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Report of al Qaeda arrest loses favor

U.S. officials say they have no indication that Adam Gadahn, one of the FBI's most wanted terrorists, has been captured.
U.S. officials say they have no indication that Adam Gadahn, one of the FBI's most wanted terrorists, has been captured.
STORY HIGHLIGHTS
  • U.S. counterterrorism officials: No indication from Pakistan of an American's arrest
  • U.S. government offers $1 million reward for info leading to Gadahn's capture
  • Pakistani military official Monday said authorities arrested al Qaeda-linked foreign operative
  • Separately, suicide bomber trips over bench, detonates before reaching military convoy

Islamabad, Pakistan (CNN) -- Authorities in Pakistan were backing away from reports that they had arrested Adam Gadahn, a U.S.-born spokesman for al Qaeda.

Two senior Pakistani government officials said Sunday that investigators in that country had arrested Gadahn, who has been indicted for treason in the United States.

U.S. counterterrorism officials told CNN, however, that they had received no indication from Pakistan that any American had been arrested. One official said there was "no validity" to reports of Gadahn's arrest. Another called the reports "bogus."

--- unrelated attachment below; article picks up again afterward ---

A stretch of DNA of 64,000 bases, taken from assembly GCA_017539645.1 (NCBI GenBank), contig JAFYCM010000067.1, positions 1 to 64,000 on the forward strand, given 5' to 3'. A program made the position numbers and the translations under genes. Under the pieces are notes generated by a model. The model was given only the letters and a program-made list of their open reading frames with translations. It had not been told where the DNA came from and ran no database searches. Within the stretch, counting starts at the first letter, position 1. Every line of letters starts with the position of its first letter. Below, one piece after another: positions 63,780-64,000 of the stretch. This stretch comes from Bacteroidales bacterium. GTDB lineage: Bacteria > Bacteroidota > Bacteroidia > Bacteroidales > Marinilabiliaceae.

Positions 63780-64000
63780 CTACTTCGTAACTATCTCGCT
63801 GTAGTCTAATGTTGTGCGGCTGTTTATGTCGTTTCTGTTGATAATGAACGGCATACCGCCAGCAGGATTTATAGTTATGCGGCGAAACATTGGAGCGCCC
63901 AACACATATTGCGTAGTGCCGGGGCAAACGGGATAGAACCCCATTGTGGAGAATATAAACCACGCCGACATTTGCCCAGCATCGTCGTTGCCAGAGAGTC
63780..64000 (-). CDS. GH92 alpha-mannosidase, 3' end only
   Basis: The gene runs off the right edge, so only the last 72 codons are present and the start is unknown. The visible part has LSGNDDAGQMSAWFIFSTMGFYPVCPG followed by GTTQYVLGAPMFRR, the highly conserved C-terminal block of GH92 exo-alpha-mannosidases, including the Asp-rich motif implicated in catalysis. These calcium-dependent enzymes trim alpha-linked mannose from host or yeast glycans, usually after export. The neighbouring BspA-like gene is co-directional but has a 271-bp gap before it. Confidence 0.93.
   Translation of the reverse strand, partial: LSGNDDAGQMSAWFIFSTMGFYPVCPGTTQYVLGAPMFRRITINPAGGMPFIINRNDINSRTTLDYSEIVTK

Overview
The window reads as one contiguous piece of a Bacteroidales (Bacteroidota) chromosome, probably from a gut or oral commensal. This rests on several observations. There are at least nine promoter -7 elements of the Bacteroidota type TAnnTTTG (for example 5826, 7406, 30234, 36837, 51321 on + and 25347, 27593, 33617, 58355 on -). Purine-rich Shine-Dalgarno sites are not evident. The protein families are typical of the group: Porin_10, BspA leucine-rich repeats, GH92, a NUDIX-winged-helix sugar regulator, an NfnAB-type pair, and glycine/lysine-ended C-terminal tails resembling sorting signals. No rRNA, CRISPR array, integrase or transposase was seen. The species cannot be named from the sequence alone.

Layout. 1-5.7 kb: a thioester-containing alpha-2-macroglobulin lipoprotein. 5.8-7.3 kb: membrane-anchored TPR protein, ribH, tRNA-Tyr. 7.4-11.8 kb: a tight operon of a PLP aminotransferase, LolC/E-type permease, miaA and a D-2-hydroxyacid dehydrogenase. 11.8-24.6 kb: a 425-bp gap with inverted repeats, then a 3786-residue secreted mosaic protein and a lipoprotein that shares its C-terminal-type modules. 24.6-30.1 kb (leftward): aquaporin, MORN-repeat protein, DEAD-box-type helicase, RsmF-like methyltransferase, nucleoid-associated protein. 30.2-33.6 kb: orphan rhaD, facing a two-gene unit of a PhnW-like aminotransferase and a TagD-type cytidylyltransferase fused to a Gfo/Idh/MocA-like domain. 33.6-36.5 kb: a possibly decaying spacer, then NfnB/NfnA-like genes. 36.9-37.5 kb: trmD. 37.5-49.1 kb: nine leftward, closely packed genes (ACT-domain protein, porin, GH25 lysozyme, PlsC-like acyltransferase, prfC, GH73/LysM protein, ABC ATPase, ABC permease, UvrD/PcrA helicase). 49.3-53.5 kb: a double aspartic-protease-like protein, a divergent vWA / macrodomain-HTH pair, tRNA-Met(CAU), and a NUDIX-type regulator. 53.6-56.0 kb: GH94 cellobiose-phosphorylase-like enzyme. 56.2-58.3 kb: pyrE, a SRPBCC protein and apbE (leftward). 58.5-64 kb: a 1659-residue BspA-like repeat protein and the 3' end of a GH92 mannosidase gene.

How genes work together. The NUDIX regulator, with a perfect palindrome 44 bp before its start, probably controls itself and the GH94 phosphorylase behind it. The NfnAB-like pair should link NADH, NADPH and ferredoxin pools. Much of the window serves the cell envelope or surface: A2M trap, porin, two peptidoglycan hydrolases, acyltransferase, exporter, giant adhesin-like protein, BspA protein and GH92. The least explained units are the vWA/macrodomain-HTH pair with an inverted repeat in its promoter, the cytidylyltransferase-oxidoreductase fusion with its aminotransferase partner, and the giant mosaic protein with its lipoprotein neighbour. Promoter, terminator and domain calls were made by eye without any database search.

On Thursday, a senior Pakistani intelligence official told CNN that Gadahn was not in custody. So did a senior provincial government official who previously had said that Gadahn had been detained.

The U.S. government has offered a $1 million reward for information leading to the capture of Gadahn, who is the first American charged with treason since 1952.

Reports of an arrest came hours after Islamist Web sites posted video of Gadahn praising a November massacre at Fort Hood, Texas. In the video, Gadahn said the Army major charged with gunning down 13 people "lit a path" for other Muslim service members to follow.

Adding to the confusion, a Pakistan military official told CNN Monday that authorities had arrested a foreign operative linked to al Qaeda, but the official did not specifically describe the man as American and gave no further details.

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RELATED TOPICS
  • Pakistan
  • Terrorism
  • Al Qaeda
  • Suicide Attacks

Rick Snelsire, spokesman for the U.S. Embassy in Pakistan, told CNN Monday that the embassy has not received any information about an American being detained by Pakistani security forces.

In a separate development, a bumbling suicide bomber tripped late Thursday afternoon while trying to attack a military convoy in northwestern Pakistan, killing five civilians and wounding 13, police said.

The suicide bomber was running toward the passing convoy when he tripped over a bench and detonated before reaching his target, said Asif Khan, a Peshawar police official. The attack occurred in Bara Qadeem, an area just outside of Peshawar, the capital of the North-West Frontier Province.